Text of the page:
Tech and Our Attention

BrockaMusic, Relationships, TechnologyLeave a Comment

I might read sci-fi books and stay up on tech news, but there’d be close to no chance you’d ever see me at Comic Con or playing a video game. On the other hand, virtual reality is something we are all going to have to get used to, at least all of us near and under 30 years old.

The Cyberpunk War Between Facebook, Google, and Sony

More on its mainstream potential from the NY Times

‘That’s because virtual reality is the natural extension of every major technology we use today — of movies, TV, videoconferencing, the smartphone and the web. It is the ultra-immersive version of all these things, and we’ll use it exactly the same ways — to communicate, to learn, and to entertain ourselves and escape.’ article link

Connectivity and social interaction are easier than ever. But with millions literally at our fingertips, how authentic and deep are these relationships? This is and will be our biggest question. I really enjoyed the Business Insider article on how a guy got 1 million twitter followers. It has less to do with him or twitter than the fact that organizations grow based off their ability to build one-on-one relationships. article link

‘Here’s what people miss:

  • The benefits of the one-to-one paradigm are not linear. They are exponential. By focusing on adding value to people privately, others are more likely to be loyal, share their experiences publicly through their social media, or endorse you on a reputation platform (ie – LinkedIn).

  • Messages in the broadcast paradigm are becoming increasingly less effective. The amount of content that people share every year is doubling. This means that there is more and more content competing for the same amount of attention. One-on-one messages from people that know each other are more likely to get through than average content sent to a group.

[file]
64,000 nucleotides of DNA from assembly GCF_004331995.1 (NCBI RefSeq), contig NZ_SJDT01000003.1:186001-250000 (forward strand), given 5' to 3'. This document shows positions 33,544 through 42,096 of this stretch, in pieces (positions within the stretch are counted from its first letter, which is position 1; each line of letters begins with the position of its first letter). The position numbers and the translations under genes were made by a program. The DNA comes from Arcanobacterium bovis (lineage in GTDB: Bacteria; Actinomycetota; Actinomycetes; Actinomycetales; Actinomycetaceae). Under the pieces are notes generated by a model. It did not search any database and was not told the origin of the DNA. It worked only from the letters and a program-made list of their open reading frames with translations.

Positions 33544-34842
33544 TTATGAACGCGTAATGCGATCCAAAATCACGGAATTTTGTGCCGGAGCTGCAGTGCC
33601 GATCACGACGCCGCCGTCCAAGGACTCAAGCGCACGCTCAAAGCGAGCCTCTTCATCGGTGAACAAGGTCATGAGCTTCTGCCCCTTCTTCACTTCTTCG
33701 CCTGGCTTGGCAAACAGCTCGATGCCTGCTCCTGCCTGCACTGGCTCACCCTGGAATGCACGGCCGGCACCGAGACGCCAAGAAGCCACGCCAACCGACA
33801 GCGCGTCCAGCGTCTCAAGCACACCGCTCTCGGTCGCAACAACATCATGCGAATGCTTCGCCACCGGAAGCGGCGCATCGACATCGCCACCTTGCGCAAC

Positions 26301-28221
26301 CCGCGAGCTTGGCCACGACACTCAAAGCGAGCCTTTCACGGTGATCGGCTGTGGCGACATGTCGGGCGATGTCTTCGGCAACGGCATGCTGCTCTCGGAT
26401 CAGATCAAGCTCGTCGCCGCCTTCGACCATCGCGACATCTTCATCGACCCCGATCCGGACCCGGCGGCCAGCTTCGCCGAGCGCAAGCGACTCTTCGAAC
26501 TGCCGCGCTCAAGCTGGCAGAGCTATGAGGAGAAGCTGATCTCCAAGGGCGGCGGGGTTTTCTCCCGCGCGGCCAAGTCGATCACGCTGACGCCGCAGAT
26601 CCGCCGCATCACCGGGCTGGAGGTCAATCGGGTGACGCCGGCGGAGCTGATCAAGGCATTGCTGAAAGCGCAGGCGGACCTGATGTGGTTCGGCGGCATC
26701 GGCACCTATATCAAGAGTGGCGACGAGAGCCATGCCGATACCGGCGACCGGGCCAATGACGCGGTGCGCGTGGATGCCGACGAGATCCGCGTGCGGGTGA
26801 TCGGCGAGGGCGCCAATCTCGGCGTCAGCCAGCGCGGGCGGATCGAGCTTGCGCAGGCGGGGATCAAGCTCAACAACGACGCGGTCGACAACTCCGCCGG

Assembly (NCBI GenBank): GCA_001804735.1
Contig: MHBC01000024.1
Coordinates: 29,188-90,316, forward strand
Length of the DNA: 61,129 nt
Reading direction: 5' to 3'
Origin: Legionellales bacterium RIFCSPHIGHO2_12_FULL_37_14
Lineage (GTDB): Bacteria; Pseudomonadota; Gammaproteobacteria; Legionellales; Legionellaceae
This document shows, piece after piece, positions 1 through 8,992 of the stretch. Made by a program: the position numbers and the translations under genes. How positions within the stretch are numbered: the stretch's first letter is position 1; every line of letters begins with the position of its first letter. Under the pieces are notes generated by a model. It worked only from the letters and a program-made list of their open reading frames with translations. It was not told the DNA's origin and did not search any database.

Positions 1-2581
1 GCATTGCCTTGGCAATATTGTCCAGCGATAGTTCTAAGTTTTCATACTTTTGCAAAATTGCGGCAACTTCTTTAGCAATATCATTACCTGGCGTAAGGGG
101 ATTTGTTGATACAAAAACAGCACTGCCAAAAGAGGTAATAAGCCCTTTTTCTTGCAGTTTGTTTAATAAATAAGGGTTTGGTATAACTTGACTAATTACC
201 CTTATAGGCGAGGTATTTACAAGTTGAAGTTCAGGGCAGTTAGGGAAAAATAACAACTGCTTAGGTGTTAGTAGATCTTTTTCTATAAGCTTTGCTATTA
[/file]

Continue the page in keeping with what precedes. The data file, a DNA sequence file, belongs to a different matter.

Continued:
• One-on-one interactions create deep relationships. Social psychology research shows that a key to deep relationships is perceived partner responsiveness, which consists of being understanding, validating, and caring when listening to others. All of these are best communicated through one-on-one interactions.

    One-on-one is critical. It is time-consuming. What should we do?’

I actually disagree with the second bullet point here. Yes, content is increasing. The attention isn’t necessarily increasing. I don’t believe our individual taste, styles, desires, likes, hobbies, etc…change. Each one only pays attention to what is relevant to themselves. When I bake, the base of my dessert starts with a gluten free vegan recipe. There may be 10 new dessert bloggers hopping on the internet in any given week, but I don’t necessarily follow their blog. 

Similarly, every musician, performer, or gallery exhibiting artist knows it’s the direct relationship with their fans that’s made them successful.

And in closing, the beautiful aesthetics and clean minimalism of this iPhone amp have me swooning. As soon as my credit card stops weeping, I’m ordering it!


BrockaTech and Our Attention

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